How reading can make you a better person
“There is no frigate like a book to take us lands away…” wrote the American poet Emily Dickinson.
Anyone who has curled up with a novel in order to shut out the world knows what she meant. Fiction has an extraordinary ability to enable us to escape the present and travel to different times and places.
Leaving the stresses of the real world behind provides a welcome and healthy respite, so it’s little wonder that sales of novels surged as the world locked down in the face of the coronavirus pandemic.
Of course, reading is not our only form of escapism. Since Dickinson wrote in the mid-19th Century we have developed radio and audio books, film and television, computer games and virtual reality.
But reading fiction can still provide many benefits that differ from the experience of other media. There is an increasing body of evidence that shows it offers cognitive, social, psychological and even moral benefits to the reader.
Readers of fiction develop their empathy because they are able to 'get inside the head' of the characters and understand the world from a different perspective, sometimes from multiple perspectives within the same work. A 2013 study that measured empathy scores after just one week of assigned fiction reading found readers self-reported significant changes in empathic skills. Significantly the more readers reported being transported into the world of the fiction, the more empathic they became.
A neurological study showed reading fiction improves brain connectivity in regions associated with perspective-taking and story comprehension, setting readers up to have a better understanding of narratives of others’ lives.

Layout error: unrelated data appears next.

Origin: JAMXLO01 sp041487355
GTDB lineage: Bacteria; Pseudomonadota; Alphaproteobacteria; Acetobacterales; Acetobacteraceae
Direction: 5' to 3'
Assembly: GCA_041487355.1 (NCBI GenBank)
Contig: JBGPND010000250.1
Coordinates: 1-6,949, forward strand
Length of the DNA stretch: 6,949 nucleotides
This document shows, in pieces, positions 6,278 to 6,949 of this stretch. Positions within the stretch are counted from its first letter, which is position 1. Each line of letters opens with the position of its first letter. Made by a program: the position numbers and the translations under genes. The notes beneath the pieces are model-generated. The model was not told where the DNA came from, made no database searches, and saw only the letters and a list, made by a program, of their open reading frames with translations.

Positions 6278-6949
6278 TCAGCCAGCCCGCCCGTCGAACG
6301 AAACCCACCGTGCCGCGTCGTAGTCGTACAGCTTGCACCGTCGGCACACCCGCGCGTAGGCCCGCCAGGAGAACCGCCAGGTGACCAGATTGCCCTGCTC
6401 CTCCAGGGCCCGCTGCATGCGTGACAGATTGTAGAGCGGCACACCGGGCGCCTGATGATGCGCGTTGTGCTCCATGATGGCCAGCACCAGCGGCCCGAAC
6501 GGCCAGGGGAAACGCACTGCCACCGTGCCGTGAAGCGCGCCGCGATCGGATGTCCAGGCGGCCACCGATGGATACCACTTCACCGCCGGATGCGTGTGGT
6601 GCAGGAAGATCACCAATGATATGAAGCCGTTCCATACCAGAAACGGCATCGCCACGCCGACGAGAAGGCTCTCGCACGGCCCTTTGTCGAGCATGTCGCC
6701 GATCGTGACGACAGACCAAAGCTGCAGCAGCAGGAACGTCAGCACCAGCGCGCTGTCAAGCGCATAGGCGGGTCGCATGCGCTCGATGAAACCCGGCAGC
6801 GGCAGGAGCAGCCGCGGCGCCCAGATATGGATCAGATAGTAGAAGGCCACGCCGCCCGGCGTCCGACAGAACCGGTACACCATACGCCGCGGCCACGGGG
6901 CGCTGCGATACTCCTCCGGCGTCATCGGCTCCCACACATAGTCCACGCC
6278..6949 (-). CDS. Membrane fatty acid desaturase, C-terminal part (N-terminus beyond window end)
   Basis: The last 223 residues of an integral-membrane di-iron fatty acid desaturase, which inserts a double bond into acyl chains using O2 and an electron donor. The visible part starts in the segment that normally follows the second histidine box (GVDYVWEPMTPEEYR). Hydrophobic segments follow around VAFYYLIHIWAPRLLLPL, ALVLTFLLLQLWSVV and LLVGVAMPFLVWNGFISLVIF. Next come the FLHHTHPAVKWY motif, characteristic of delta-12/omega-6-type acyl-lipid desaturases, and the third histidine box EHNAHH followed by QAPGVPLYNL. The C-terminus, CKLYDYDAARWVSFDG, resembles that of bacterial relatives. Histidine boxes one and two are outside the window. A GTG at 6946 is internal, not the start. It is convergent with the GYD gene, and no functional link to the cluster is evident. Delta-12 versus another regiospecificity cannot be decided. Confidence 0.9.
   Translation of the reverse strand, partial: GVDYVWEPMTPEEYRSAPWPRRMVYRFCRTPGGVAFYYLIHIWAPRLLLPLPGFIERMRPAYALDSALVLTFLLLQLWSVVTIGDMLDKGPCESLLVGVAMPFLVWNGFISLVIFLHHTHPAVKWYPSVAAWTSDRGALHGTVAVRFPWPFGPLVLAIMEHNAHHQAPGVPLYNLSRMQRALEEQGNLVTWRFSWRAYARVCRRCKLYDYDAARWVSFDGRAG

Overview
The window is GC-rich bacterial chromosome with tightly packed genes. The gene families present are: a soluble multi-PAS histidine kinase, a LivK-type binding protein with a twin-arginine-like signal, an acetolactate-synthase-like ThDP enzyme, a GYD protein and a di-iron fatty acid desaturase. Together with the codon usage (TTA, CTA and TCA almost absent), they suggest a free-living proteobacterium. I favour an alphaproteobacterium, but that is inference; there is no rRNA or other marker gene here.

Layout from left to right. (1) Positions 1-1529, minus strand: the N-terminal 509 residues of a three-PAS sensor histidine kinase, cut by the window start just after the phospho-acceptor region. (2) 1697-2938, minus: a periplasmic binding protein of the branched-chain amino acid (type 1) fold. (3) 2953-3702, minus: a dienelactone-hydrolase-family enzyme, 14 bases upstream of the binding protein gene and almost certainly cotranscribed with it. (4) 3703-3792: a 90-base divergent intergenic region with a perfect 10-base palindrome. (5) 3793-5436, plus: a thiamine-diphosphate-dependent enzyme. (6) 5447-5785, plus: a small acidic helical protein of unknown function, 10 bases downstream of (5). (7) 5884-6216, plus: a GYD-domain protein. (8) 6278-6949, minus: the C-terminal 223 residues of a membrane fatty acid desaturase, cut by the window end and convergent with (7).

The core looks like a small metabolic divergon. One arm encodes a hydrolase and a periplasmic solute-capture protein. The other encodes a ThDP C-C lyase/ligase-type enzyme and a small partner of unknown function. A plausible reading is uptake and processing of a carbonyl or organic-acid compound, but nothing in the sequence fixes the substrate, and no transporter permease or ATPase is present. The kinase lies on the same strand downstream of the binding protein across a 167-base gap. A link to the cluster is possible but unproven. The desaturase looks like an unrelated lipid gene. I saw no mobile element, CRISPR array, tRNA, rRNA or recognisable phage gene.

Fiction plays a vital role in improving reality
Professor Margot Hillel OAM believes this empathy is essential to producing well-rounded and deep-thinking citizens. Professor Hillel, who is Chair of Academic Board at ACU and National Chair of the Children’s Book Council of Australia, wants all university students to read fiction so that they graduate with an understanding of the human context of their work, not just technical skills.
In 2020 ACU introduced a Book of the Year, given free to all students across every faculty, to encourage students to read and discuss fiction.
“It’s important that all students, whatever they are studying, have a grounding in, and an understanding of, the liberal arts because it engages them with the humanity of people,” said Professor Hillel.
“If you are a health sciences student, for example, you are engaged with humanity on a physical level but reading fiction gives you an idea of the way other people think. It broadens your horizons and makes you aware of the individual worth of every person.”
A shared experience
Professor Hillel also points to the power of shared reading to create social connections – one reason she prefers paper books over the electronic variety. Seeing someone reading a book you have read provides an immediate pathway to conversation and a shared subject that moves the discussion to a higher plane.
“With e-books, you lose that serendipity, which is a shame,” said Hillel.
Shared reading experiences are specifically associated with improved psychological wellbeing, according to a study published in the British Medical Journal, which pointed to the utility of reading groups as a practical intervention in diverse settings, from prisons to hospitals with patients living with depression, dementia, chronic pain and neurological conditions.